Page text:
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Clin Pharmacol Ther. 2015 Jun;97(6):575-86. doi: 10.1002/cpt.108. Epub 2015 Apr 17.

Cannabis in cancer care.

Author information

1
Hematology-Oncology, San Francisco General Hospital, Department of Medicine, University of California San Francisco, San Francisco, California, USA.
2
Biochemistry and Molecular Biology, School of Biology, Complutense University, and Centro de Investigacion Biomedica en Red sobre Enfermedades Neurodegenerativas (CIBERNED), Madrid, Spain.

Abstract

Cannabis has been used in medicine for thousands of years prior to achieving its current illicit substance status. Cannabinoids, the active components of Cannabis sativa, mimic the effects of the endogenous cannabinoids (endocannabinoids), activating specific cannabinoid receptors, particularly CB1 found predominantly in the central nervous system and CB2 found predominantly in cells involved with immune function. Delta-9-tetrahydrocannabinol, the main bioactive cannabinoid in the plant, has been available as a prescription medication approved for treatment of cancer chemotherapy-induced nausea and vomiting and anorexia associated with the AIDS wasting syndrome. Cannabinoids may be of benefit in the treatment of cancer-related pain, possibly synergistic with opioid analgesics. Cannabinoids have been shown to be of benefit in the treatment of HIV-related peripheral neuropathy, suggesting that they may be worthy of study in patients with other neuropathic symptoms. Cannabinoids have a favorable drug safety profile, but their medical use is predominantly limited by their psychoactive effects and their limited bioavailability.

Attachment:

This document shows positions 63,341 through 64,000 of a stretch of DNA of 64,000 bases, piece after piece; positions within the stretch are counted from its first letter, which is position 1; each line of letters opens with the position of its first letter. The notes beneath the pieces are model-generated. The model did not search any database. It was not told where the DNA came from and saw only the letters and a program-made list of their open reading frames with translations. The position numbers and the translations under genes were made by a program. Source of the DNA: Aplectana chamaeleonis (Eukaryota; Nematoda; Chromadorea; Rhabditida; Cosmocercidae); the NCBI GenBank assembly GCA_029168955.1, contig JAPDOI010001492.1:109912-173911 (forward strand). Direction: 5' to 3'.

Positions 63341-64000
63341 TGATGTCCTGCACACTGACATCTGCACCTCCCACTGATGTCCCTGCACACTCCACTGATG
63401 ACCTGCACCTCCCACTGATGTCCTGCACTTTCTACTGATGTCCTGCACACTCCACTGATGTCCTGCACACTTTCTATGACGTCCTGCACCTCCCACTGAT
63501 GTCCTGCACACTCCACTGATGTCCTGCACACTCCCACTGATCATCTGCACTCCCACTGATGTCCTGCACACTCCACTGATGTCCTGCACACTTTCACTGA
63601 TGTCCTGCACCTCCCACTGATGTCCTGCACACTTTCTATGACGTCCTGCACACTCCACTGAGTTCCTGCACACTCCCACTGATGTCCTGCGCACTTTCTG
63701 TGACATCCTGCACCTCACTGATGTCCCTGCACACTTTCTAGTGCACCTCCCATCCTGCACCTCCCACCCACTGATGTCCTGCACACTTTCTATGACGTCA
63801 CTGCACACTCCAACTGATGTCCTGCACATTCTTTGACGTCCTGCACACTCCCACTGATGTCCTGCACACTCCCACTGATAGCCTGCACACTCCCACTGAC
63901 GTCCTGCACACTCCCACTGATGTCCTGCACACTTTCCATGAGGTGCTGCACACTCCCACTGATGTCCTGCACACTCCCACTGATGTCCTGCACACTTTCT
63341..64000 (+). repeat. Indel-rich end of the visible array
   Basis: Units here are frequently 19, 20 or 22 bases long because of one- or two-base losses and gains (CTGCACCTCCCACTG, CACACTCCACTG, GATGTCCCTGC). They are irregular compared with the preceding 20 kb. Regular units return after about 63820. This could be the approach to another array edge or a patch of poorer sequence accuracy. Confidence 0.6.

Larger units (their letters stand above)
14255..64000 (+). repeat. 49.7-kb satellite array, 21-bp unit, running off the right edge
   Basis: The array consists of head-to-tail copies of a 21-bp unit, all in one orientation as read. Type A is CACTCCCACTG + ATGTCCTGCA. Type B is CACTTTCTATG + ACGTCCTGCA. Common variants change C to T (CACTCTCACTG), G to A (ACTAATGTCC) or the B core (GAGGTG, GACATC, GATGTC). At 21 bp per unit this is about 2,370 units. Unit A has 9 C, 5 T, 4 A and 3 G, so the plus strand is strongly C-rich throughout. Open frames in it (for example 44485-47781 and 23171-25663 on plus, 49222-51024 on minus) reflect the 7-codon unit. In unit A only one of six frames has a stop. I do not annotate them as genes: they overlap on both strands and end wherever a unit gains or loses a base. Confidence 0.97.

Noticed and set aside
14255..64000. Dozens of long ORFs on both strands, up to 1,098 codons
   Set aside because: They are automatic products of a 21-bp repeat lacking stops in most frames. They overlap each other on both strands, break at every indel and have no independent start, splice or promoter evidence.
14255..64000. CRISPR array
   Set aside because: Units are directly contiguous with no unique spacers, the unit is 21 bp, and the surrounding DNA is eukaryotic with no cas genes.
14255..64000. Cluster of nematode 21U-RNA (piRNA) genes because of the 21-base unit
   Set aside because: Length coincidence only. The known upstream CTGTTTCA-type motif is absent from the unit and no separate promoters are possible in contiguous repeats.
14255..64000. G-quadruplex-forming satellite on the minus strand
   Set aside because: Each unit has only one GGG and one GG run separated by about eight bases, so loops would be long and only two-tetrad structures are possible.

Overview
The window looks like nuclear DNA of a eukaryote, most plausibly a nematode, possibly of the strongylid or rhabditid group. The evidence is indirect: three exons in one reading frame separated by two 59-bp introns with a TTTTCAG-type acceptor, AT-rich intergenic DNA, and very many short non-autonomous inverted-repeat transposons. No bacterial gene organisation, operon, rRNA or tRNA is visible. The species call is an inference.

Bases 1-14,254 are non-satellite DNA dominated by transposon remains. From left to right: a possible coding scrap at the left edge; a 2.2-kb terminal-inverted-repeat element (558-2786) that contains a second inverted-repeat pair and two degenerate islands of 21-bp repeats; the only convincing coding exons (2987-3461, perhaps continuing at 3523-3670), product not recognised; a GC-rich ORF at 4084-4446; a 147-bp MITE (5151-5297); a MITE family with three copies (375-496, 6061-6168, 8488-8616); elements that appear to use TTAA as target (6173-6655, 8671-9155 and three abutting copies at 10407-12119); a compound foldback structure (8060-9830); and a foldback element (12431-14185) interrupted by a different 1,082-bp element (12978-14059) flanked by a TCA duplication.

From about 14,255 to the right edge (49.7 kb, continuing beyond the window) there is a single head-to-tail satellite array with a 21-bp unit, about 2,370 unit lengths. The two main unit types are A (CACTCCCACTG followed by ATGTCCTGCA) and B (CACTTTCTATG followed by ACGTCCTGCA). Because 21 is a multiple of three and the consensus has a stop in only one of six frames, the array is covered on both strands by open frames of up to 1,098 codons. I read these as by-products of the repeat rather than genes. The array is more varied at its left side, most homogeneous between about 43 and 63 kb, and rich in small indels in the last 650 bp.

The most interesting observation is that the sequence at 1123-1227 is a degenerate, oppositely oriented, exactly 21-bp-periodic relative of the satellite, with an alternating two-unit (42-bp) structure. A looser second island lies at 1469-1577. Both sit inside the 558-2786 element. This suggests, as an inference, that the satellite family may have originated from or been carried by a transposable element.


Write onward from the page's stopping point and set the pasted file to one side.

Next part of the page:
PMID:
25777363
DOI:
10.1002/cpt.108
[Indexed for MEDLINE]
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